The BBC has met with officials from the Football Association and Premier League about handing over evidence from the Panorama investigation into corruption.
The undercover documentary featured allegations of bungs to managers and illegal approaches by clubs to players.
"The meeting was positive and constructive," said a BBC statement.
"The BBC emphasised that it is keen to help the relevant authorities with their investigations and a proper process has now been put in place."
The FA wants to see the BBC's files, and had earlier said it was "disappointed" not to have had "full co-operation yet".
The FA wants to see the evidence as part of its joint investigation with the Premier League.
On Friday it said: "We have put in another formal request (to the BBC) to supply all the information gathered.
"We are disappointed that we have not had that full co-operation yet."
On Wednesday, the day after the documentary was shown, the FA had asked the BBC to provide evidence "as a matter of urgency".
WHAT IS A BUNG?
A secret and unauthorised payment seen as a financial incentive to help a transfer go through
HOW DOES IT WORK?
An agent pays a club official a slice of his cut for the help of the club official helping the transfer go through
An agent may... never so approach a player who is under contract with a club with the aim of persuading him to terminate his contract prematurely or to flout the rights and duties stipulated in the contract
That same day, BBC Panorama had said in a statement that it would cooperate with requests "from the relevant investigating authorities, in line with our normal processes and procedures in cases of this kind".
Under investigation by the FA and Premier League jointly are Chelsea official Frank Arnesen, Portsmouth manager Harry Redknapp, and Liverpool and Newcastle as clubs.
The FA alone plan to look into allegations made about Bolton manager Sam Allardyce, his son Craig Allardyce, Redknapp's assistant at Pompey at the time of the filming Kevin Bond, and the agents Charles Collymore and Peter Harrison.
Another agent, Teni Yerima, is licensed in France so the FA will pass any information about him to Fifa or the French FA.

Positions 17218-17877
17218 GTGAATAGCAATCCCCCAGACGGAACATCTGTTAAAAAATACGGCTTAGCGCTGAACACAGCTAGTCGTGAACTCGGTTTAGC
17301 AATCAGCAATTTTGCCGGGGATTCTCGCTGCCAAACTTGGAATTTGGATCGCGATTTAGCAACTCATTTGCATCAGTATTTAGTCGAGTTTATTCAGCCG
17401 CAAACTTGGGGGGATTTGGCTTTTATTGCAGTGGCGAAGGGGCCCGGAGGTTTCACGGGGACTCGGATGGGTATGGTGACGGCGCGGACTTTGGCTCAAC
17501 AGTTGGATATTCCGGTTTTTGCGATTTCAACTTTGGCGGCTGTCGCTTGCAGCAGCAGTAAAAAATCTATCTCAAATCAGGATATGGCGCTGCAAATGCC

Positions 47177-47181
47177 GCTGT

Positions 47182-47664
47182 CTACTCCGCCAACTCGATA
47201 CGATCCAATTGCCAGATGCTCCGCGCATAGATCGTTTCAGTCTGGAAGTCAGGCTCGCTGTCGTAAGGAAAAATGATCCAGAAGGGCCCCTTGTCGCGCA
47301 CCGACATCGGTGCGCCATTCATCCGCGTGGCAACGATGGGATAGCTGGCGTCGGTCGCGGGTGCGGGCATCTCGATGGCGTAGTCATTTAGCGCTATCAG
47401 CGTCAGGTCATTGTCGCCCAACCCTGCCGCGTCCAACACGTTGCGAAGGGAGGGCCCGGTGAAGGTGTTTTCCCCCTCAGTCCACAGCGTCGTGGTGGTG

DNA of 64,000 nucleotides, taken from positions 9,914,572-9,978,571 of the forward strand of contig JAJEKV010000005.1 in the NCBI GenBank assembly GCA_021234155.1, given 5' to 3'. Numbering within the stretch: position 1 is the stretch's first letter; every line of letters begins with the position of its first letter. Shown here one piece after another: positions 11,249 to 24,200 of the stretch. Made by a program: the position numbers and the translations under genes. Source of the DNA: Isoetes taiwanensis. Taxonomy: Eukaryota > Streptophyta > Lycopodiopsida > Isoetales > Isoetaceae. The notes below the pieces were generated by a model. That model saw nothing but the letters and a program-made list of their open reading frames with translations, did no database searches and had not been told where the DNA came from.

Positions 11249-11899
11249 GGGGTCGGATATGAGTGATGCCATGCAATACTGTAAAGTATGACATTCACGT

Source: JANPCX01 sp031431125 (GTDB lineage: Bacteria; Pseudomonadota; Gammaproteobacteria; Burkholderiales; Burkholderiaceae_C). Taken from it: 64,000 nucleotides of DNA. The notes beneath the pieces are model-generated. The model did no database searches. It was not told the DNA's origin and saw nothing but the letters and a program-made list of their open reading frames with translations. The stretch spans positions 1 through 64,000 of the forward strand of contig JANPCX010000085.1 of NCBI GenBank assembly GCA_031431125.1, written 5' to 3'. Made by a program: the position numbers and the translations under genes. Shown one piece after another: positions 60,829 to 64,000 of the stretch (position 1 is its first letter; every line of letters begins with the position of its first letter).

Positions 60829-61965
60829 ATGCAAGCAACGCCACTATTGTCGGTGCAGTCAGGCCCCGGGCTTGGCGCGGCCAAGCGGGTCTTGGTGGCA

Bolton manager Allardyce was at the centre of the programme, with Yerima and Harrison claiming they paid him bungs.
Allardyce denies ever having taken or asked for a bung and says he has told his lawyers to "take the appropriate action". Bolton say they will carry out a "thorough and robust investigation" into the claims.
In the programme Harrison also describes offering to pay money to Allardyce's son Craig, who Panorama claims received secret payments from agents during three transfer deals.
Craig Allardyce has since said he was exaggerating his own importance to the undercover reporter in order to attract opportunities. He denied any wrongdoing in his Bolton deals or in his relationship with the club.
Harrison, filmed making claims about paying managers, now says that was just pub gossip and banter and added that he will sue the BBC.
Redknapp was filmed talking about Blackburn defender Andy Todd, but denies his conversation amounted to 'tapping up'.
And Bond was secretly recorded admitting he would consider discussing receiving payments from a proposed new agency involving Harrison.
Redknapp told the BBC that he has never taken a bung and had given Bond no reason to think otherwise, while Bond says he is not interested in receiving bungs and has also announced plans to sue the BBC.
The documentary also showed Chelsea's director of youth football, Frank Arnesen, and officials from Liverpool, discussing their interest in signing Middlesbrough's youth star Nathan Porritt. Newcastle were also implicated in the programme.
Chelsea and Liverpool both deny breaking Football Association rules. Liverpool say they have taken legal advice.
The FA also wants to contact Blackpool chairman Karl Oyston, after he claimed to have been offered bribes, and leading agent Jon Holmes who said managers had asked him for bungs.